Gretchen Albrecht

On Copper

2 - 22 December 2016

Albrecht is alert to the great and enabling ambiguity in the very act of selecting a colour, allowing a gesture of the hand to move the paint… allowing the mind then to discipline the paint and find form for it. Her images often have a stark beauty, but they are not simple. They are aware of history, of art history, as much as they are of the world unmediated by art.[1]

Gretchen Albrecht’s exhibition features a selection of works that see the artist exploring the materiality of copper. Retaining her interest in shaped supports, the works are executed on ovoid or hemispherical pieces of copper that provide the works with a lustre that borders on an internal glow. As one of New Zealand’s leading colourists, Albrecht’s chromatic mastery is readily apparent in each and every copper work in the exhibition, where she skilfully works with both paint and patina. The works feature slivers of brilliant copper, marbled patina, and opaque paint that enhance and animate one another. Further visual interest is supplied through textural contrasts, for sections of the works have a smooth finish while segments of paint are left visibly raised. Indeed, the paintings reward close inspection, inviting the viewer to linger over the myriad of tonal depths, chromatic nuances, and textual variance.

Many of the celebrated characteristics of Albrecht’s painting practice, such as the threshold motif and hemisphere format are employed in these copper works, but they significantly differ from their canvas counterparts in terms of size and material properties with alluring results. The use of a reduced scale and a copper ground, works to intensify and distil the chromatic luminosity that is readily associated with Albrecht’s paintings, producing intriguing jewel-like works. In addition, the forms and material have time-honoured associations, extending back to the Renaissance and Italian painters Fra Angelico, Duccio, and Piero della Francesca. Thematic and compositional parallels proliferate, for, like her, these artists wove multiple narratives (often around the Madonna), which were circumscribed by arching semi-circular formats. A further link between the works in the current exhibition, and those of the Renaissance and Baroque, is found in the use of copper, for many early modern painters used the metal as a support in order to achieve a fluid surface and an internal brilliance.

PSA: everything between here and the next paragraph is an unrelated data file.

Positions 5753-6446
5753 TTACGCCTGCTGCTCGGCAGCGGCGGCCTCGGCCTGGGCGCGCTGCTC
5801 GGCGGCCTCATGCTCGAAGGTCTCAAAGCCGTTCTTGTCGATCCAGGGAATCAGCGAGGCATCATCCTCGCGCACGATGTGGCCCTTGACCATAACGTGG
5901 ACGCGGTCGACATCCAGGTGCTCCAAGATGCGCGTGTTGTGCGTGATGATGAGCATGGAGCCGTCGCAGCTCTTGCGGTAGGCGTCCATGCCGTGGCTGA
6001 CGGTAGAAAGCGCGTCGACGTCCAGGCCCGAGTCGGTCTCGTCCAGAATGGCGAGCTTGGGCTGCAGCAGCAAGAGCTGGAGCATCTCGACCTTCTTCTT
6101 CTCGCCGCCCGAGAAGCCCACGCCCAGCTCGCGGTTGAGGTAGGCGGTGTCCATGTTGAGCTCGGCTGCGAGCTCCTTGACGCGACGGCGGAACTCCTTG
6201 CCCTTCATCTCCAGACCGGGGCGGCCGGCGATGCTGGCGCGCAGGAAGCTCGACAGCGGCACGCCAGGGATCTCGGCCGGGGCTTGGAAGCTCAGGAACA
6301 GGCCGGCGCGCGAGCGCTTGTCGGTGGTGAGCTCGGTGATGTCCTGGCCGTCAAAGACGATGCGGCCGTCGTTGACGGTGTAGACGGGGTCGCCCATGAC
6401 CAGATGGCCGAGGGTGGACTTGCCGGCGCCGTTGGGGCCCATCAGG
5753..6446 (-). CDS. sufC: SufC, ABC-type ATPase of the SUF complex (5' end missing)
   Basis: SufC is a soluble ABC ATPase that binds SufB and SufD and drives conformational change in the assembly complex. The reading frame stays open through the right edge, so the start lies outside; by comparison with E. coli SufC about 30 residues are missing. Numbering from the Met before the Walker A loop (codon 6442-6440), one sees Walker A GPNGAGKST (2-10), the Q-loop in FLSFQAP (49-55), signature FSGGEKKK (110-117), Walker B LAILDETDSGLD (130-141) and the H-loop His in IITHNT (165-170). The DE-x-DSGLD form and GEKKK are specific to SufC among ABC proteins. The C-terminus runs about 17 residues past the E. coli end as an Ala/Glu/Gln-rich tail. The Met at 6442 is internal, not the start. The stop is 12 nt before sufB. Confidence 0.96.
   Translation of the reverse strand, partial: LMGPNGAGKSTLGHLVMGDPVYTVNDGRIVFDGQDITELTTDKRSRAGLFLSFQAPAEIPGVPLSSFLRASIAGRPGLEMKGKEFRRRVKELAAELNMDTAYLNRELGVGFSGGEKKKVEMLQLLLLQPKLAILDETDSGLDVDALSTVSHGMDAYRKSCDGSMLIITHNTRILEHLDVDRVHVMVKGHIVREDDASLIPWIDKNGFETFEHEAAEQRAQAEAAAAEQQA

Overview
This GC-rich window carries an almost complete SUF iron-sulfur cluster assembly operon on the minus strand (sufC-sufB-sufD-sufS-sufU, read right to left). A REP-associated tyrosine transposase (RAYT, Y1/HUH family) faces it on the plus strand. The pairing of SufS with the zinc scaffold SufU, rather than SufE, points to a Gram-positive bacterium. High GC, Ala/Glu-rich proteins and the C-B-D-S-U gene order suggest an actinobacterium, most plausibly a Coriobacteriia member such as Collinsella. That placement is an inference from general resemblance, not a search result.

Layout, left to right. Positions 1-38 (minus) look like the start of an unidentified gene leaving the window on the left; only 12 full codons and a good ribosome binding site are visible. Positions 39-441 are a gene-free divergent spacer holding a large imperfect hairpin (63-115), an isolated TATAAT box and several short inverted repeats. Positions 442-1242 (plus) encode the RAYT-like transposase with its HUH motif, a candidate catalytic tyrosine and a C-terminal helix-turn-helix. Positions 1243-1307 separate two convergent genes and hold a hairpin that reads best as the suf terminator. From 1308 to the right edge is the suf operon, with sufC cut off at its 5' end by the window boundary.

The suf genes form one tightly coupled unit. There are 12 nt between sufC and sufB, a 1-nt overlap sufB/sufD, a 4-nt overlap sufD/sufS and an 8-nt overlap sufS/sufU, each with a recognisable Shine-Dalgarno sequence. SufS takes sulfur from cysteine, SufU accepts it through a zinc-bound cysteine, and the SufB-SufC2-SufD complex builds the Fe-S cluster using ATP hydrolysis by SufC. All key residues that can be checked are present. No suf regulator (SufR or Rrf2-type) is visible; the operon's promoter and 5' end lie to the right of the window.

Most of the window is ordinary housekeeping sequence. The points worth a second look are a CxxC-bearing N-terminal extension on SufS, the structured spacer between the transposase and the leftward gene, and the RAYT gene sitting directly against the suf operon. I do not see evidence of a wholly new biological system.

Gretchen Albrecht has been exhibiting in New Zealand and internationally since graduating from the Elam School of Fine Arts at the University of Auckland with an Honours Degree in painting in 1963. She has subsequently maintained an extensive exhibition history in private and public art galleries throughout the country. She is also the subject of several major publications, including, most recently, Colloquy: Three Essays, edited by James Ross (Auckland, 2015). Albrecht’s work is held in major New Zealand public collections including the Museum of New Zealand Te Papa Tongarewa, Auckland Art Gallery, Waikato Museum, the University of Auckland and Victoria University. In 2000, she was appointed a Companion of the New Zealand Order of Merit for services to paintings in the Queen’s Birthday Honours.